When I first conceived of what would become Precocious, my characters were all human. They stayed human in my mind in all the years between inception and when I decided to give the strip a go. Then, suddenly, CRITTERS! What made me change?
First, I'd always had an affinity for what I called "philosophizing animal" strips. I thought that adapting animal forms would add a level of cuteness to the strip that would help me out.
Second, and I'm not sure I should admit this, it was a practical choice to get my cartooning earlier. Let the record show I was/am a rather inept cartoonist. I've never had a natural talent for it and I'm only where I am now because passion overrode the shame of poor drawing skills. The thing about cartoon animals - the human eye is WAY more tolerant of them. Think of all the cartoon mice you've seen - they all look completely different from each other, but we readily accept them as mice. Anthropomorphic animals aren't real and we are more likely to accept the artist's vision. When it comes to drawing humans, we all know what humans look like. Looking at humans drawn by an artist with a shaky, unformed style (like me!) draws the eye right to all the inaccuracies and errors. It takes the reader out of the moment and doesn't create a pleasant reading experience. By going with cartoon animals, I was able to launch the strip much earlier in my stylistic development that if I had chosen humans.
Finally, I chose animal forms because it create a separation from real life. It let me craft my own world, with its own rules, in which my characters could play. My goal was to create something universal; something that could be read decades down the road and still be understood. By keeping my universe to itself, I could avoid taking easy shots at topical humor that might not be remembered in the eyes of history. It was a good idea at the time, but it's gotten me into a heap of trouble in practice.
First of all, I clearly haven't avoided topical humor and real life references completely. Ignoring reality completely is a great way to limit one's storytelling potential. So here I am, having my cake and eating it too - praying no one thinks too hard about things. "But if everyone here is an animal, does that mean those famous people being referenced are animals too?" AAAARRRGGGHHH! I fully intend to never address it, but is sweeping it under the rug really an acceptable solution? It *has* to be.
Cheap as it is, I have to go with the "it's just a comic strip" excuse. If I think the gag is good, I invoke the rule of funny and go with it. It's sloppy, but freeing. If I *didn't* rely on this principle, I would be paralyzed. While, ideally, I ably handle both, I'll always focus on humor more than continuity.
Using animal characters just makes things worse for me when it comes to these issues. Sure, I can say over and over they are merely meant to be cutified humans and are thus treated as humans - or point out my choice of dog/cat depiction was mostly an attempted ship-sinking visual cue on character compatibility - but I put that issue out there and I have to deal with the consequences. "Dogs can't eat chocolate!" "They are eating pork! Did they murder an anthro pig?" "Why won't you introduce some bunnies to the strip?" "Why can't a dog marry a cat?"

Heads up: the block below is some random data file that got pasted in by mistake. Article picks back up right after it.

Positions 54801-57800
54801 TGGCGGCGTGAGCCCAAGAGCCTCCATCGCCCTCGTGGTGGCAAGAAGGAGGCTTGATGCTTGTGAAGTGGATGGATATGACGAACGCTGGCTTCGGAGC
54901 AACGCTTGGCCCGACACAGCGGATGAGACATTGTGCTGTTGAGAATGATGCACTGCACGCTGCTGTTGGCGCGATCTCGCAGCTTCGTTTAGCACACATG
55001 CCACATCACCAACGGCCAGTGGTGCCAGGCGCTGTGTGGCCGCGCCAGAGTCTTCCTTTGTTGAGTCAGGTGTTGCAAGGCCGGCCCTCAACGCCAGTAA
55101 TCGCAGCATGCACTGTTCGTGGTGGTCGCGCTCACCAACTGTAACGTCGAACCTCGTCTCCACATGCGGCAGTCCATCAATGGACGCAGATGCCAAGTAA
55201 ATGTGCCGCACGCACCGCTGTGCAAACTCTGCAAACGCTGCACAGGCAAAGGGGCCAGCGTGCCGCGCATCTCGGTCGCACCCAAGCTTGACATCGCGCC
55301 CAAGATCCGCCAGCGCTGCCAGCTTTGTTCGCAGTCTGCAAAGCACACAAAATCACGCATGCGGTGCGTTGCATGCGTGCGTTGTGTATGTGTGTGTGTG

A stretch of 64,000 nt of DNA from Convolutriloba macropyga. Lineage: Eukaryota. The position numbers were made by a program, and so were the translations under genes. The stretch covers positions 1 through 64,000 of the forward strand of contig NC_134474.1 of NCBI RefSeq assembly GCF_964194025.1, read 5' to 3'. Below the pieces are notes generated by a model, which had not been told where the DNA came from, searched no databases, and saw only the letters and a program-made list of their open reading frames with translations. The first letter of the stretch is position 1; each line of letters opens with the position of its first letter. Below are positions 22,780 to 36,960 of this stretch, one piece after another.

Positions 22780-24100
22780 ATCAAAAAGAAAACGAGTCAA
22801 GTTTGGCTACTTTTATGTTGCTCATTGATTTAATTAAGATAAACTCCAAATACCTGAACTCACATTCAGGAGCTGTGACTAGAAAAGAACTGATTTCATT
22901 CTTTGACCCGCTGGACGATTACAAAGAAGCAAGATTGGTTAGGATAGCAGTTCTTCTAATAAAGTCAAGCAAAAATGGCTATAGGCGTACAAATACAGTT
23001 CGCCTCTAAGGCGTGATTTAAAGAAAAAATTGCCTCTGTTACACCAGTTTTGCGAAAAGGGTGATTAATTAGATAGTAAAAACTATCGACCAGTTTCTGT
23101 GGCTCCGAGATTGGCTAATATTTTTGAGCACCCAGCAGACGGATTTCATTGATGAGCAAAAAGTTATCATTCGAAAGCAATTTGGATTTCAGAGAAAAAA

For me, the animal thing was just another twist on standard comic surreality. The main characters almost never change their outfits! No one ages, yet they (sometimes) retain memories of past years' events! Little details constantly shift around to best fit the joke! If we can accept that (and, yes, some of us can't) then we should be able to gloss over the animal thing. After all, aside from two regrettable strips acknowledging that they have tails, have they EVER mentioned anything about being animals?
I hope this doesn't sound too much like complaining. It's more of me rambling to get my thoughts out. The reason people ASK these questions is because people CARE about the comic - and that is the most important thing. I will gladly frustrate readers with my animal creations, and suffer the consequences, if it means I have readers! It's also my fault for playing both hard and loose with continuity. Some elements of the strip are locked into place. Others, which I don't deem as important, can change from day to day. That's lazy cartooning on my part, and I apologize for it.
The motivation behind the creation of this essay comes from my struggles with Monday's strip. In this arc, I am taking the kids to the "city." I've never given the city a name, but for all intents and purposes it's Washington DC. I'm struggling with how much reality to allow into a highly fictional comic. Do I include the highly-recognizable monuments? Do I make lots of DC references? Do I name drop the museums they might visit? Every time I add in a real-world reference, I open myself up to the "so... how does this jive with animals?" scrutiny.
I wish I had a good solution, but right now I'm set to cruise forward with a "don't think too hard" message - which kinda conflicts with a comic that (in theory) praises intelligence and intellectual curiosity, doesn't it? I fail. :-(